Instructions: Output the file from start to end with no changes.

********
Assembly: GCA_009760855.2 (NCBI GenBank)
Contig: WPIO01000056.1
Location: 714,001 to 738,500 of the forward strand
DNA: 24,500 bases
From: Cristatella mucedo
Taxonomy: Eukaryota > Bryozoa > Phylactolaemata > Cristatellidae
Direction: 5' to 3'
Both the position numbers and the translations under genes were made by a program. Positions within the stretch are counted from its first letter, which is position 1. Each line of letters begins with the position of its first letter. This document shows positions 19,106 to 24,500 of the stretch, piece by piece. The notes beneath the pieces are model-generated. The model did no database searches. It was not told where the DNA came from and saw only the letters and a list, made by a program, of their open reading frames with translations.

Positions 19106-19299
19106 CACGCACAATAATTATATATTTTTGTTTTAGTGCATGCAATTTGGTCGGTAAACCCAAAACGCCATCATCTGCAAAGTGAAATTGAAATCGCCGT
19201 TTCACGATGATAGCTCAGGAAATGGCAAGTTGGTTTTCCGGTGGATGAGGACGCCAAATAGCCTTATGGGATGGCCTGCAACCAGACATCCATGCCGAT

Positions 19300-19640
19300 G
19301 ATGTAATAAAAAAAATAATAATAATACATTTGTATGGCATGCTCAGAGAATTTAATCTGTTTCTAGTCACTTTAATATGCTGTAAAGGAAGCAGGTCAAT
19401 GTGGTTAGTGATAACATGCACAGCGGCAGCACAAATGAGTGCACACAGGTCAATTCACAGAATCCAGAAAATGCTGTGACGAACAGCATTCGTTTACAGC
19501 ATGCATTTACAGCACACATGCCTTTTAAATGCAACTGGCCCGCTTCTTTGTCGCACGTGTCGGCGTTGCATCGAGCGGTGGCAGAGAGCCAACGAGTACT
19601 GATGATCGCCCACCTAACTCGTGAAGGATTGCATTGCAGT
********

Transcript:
Assembly: GCA_009760855.2 (NCBI GenBank)
Contig: WPIO01000056.1
Location: 714,001 to 738,500 of the forward strand
DNA: 24,500 bases
From: Cristatella mucedo
Taxonomy: Eukaryota > Bryozoa > Phylactolaemata > Cristatellidae
Direction: 5' to 3'
Both the position numbers and the translations under genes were made by a program. Positions within the stretch are counted from its first letter, which is position 1. Each line of letters begins with the position of its first letter. This document shows positions 19,106 to 24,500 of the stretch, piece by piece. The notes beneath the pieces are model-generated. The model did no database searches. It was not told where the DNA came from and saw only the letters and a list, made by a program, of their open reading frames with translations.

Positions 19106-19299
19106 CACGCACAATAATTATATATTTTTGTTTTAGTGCATGCAATTTGGTCGGTAAACCCAAAACGCCATCATCTGCAAAGTGAAATTGAAATCGCCGT
19201 TTCACGATGATAGCTCAGGAAATGGCAAGTTGGTTTTCCGGTGGATGAGGACGCCAAATAGCCTTATGGGATGGCCTGCAACCAGACATCCATGCCGAT

Positions 19300-19640
19300 G
19301 ATGTAATAAAAAAAATAATAATAATACATTTGTATGGCATGCTCAGAGAATTTAATCTGTTTCTAGTCACTTTAATATGCTGTAAAGGAAGCAGGTCAAT
19401 GTGGTTAGTGATAACATGCACAGCGGCAGCACAAATGAGTGCACACAGGTCAATTCACAGAATCCAGAAAATGCTGTGACGAACAGCATTCGTTTACAGC
19501 ATGCATTTACAGCACACATGCCTTTTAAATGCAACTGGCCCGCTTCTTTGTCGCACGTGTCGGCGTTGCATCGAGCGGTGGCAGAGAGCCAACGAGTACT
19601 GATGATCGCCCACCTAACTCGTGAAGGATTGCATTGCAGT